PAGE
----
Bill Shorten has called for Hyde Park’s Captain Cook statue to be reformed after it was the target of a vandal who scrawled ‘change the date’ and ‘no pride in genocide’ across the monument.
Speaking at Hyde Park in Sydney’s centre on Monday, Mr Shorten joined a growing number of activists campaigning for the statue to acknowledge and pay respect to Aboriginal people – the country’s first Australians.
‘This country works best when we work together, so an additional plaque on Captain Cook’s statue is fine by me,’ Mr Shorten said.
Speaking at Hyde Park in Sydney’s centre on Monday, Mr Shorten joined a growing number of left-wing activists campaigning for the statue to acknowledge and pay respect to Aboriginal people
‘I’m proud of our Aboriginal history, I’m not so proud of the way Aboriginals have been treated since 1770.’
While Mr Shorten welcomed an additional plaque, he did not support the removal of the statue altogether, according to Seven News.
The statue of Captain Cook, which boasts an inscription saying the British explorer ‘discovered this territory, 1770’, was vandalised about 2am on Saturday.
The words ‘change the date’ and ‘no pride in genocide’ were scrawled across the monument in spray paint – political slogans used by people who want the date of Australia Day changed.
Statues of Lachlan Macquarie and Queen Victoria were also defaced with spray paint.
An iconic statue of Captain James Cook (pictured) was the target of vandals early on Saturday morning
The statue (pictured) was spray-painted with political slogans referring to the debate over the date of Australia Day
A statue of former NSW governor Lachlan Macquarie (pictured) was also targeted by vandals
Mr Shorten’s views were in stark contrast to those held by Prime Minister Malcolm Turnbull, who said the statue was ‘part of history’ and should remain as is.
‘All of those statues, all of those monuments, are part of our history and we should respect them and preserve them,’ he told 3AW’s Neil Mitchell.
‘By all means, put up other monuments, put up other signs and sites that explain our history.
‘You don’t rewrite history by editing stuff out. If you want to write a new chapter of our history, if you want to challenge assumptions in the past, by all means do so.’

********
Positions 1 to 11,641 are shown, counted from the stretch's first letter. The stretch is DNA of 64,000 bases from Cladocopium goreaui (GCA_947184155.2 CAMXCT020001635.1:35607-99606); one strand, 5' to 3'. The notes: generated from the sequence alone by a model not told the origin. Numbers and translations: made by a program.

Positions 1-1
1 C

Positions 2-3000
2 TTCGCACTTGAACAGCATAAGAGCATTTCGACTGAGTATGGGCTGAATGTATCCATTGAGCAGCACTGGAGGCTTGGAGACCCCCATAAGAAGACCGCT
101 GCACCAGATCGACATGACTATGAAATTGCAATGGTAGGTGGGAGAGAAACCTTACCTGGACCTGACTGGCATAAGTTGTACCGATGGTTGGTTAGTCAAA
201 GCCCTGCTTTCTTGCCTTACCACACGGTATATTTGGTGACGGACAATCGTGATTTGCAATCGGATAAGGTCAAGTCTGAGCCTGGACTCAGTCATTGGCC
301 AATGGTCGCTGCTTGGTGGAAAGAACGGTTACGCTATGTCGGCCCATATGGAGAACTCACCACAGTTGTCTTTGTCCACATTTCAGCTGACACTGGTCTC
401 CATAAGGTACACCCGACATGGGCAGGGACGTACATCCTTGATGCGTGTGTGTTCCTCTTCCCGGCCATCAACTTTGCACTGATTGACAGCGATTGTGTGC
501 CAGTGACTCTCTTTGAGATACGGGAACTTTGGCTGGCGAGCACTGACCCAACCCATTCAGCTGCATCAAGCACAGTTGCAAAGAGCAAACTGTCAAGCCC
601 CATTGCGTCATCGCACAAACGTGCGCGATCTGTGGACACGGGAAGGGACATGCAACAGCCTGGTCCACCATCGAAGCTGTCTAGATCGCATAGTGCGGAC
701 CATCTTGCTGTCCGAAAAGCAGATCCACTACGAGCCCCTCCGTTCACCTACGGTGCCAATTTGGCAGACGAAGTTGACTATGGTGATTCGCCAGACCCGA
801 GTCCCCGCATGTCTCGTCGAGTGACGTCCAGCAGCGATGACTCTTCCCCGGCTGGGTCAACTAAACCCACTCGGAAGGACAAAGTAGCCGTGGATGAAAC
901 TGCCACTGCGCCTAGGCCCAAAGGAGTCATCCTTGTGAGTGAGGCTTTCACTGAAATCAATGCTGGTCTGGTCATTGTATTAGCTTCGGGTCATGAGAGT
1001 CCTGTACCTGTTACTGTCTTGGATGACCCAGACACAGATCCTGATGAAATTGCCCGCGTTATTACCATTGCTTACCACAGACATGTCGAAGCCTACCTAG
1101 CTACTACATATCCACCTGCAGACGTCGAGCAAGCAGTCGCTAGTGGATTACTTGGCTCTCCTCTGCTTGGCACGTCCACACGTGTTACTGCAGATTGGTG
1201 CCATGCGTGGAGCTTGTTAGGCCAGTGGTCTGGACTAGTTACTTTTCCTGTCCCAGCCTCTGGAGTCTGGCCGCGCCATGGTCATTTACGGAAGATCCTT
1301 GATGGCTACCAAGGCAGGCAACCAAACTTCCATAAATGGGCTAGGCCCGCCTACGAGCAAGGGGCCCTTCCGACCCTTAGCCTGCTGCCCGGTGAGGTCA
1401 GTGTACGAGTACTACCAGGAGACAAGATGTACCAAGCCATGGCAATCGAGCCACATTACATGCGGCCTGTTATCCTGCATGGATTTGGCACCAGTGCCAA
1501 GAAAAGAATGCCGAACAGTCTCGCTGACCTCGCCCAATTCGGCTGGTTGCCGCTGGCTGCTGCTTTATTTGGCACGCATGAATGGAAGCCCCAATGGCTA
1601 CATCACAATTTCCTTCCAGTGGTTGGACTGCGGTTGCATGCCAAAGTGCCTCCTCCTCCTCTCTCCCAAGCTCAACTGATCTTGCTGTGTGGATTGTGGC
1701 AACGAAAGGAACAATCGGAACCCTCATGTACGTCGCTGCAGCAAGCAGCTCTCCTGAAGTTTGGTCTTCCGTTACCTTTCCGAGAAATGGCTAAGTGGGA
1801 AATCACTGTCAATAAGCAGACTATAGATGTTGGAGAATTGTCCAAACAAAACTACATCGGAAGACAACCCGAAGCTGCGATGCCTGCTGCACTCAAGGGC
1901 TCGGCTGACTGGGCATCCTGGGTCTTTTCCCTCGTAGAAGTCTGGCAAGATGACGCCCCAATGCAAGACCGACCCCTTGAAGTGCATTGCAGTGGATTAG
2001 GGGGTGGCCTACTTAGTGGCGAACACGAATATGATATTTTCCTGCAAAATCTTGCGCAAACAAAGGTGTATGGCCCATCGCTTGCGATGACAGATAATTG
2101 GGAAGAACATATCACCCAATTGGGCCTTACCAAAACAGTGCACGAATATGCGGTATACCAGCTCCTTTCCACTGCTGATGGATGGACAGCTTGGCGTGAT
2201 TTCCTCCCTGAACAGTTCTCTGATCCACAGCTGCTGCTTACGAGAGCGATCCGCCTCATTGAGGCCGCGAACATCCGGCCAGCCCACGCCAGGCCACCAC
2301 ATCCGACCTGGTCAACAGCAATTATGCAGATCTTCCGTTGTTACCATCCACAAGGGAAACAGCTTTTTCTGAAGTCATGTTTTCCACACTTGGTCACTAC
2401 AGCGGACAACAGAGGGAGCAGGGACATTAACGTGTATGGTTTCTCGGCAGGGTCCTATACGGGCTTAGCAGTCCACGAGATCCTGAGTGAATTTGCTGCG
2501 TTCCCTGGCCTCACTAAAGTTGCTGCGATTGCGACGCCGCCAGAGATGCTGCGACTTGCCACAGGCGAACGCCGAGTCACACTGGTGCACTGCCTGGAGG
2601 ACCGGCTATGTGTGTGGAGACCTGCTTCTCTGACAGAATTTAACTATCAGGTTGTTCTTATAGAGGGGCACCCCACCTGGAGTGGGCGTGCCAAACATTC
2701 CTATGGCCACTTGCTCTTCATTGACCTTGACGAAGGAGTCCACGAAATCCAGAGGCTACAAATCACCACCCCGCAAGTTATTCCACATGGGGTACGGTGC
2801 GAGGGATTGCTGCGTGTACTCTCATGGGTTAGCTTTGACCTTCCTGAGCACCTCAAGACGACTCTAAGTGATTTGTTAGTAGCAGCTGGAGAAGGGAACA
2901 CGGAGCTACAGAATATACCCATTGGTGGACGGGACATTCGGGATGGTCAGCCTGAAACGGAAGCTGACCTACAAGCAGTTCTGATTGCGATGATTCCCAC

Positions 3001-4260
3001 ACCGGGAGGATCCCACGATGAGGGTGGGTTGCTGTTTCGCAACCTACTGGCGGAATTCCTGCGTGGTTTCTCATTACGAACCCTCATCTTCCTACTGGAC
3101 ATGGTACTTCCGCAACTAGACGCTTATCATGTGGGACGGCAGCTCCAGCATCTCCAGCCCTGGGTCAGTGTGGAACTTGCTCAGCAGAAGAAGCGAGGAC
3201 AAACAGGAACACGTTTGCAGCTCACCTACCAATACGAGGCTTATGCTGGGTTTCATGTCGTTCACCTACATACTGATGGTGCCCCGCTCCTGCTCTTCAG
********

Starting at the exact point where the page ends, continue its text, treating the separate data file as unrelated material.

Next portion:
Mr Shorten’s views were in stark contrast to those held by Prime Minister Malcolm Turnbull, who said the statue was ‘part of history’ and should remain as is
Images of a male police believe might be able to assist with inquiries into the malicious damage of a number of public monuments in Sydney’s CBD have been released
Federal Treasurer Scott Morrison also condemned the vandalism and slammed the anonymous culprit.
‘That idiot who did this on the weekend, he’s not doing anything to help indigenous young Australians. This was just an act of pure ego and vanity; it’s disgraceful,’ Mr Morrison said on Monday.
Mr Shorten’s support for the change was shared by Sydney councillor Kerryn Phelps.
‘I think it’s important we don’t sanitise history, but I think it’s equally important that the inscriptions on our statues are historically accurate,’ Ms Phelps said.
Sydney Lord Mayor Clover Moore ordered a review of the Captain Cook statue.
Suggestions will be submitted to Mayor Clover Moore (pictured) for consideration
Mr Moore said any potential changes would be the ‘result of very considered consultation between city government and state government’.
Aboriginal broadcaster Stan Grant also called for the inscription on the statue to be changed, but said vandalism sent the wrong message.
‘That’s appalling. It’s vandalism. If we can’t have this conversation in a country, democratically and respectful, then it is just disgraceful,’ he said.
The graffiti attack comes just days after indigenous broadcaster Stan Grant (pictured) called for the inscription on the Cook statue – saying he ‘discovered’ the territory in 1770 – be changed
‘People who do that, they actually reflect badly, not just on themselves, but if they actually care about indigenous people and our cause, they are the ones who damage us.’
The statues were vandalised just days after Mr Grant called for the Cook inscription to be changed.
‘The inscription that Cook ‘Discovered this territory 1770′ maintains a damaging myth, a belief in the superiority of white Christendom that devastated Indigenous peoples everywhere,’ he wrote for the ABC.
New South Wales police released CCTV footage on Sunday of a man they wanted to speak to in relation to the vandalism.
He was described as being of Caucasian appearance with a full face beard, wearing black sunglasses, a khaki-coloured jacket, black tracksuit pants and brown boots.
Journalist Stan Grant hit out at the wording chosen on the base of Cook’s statue which says the British explorer ‘discovered this territory in 1770’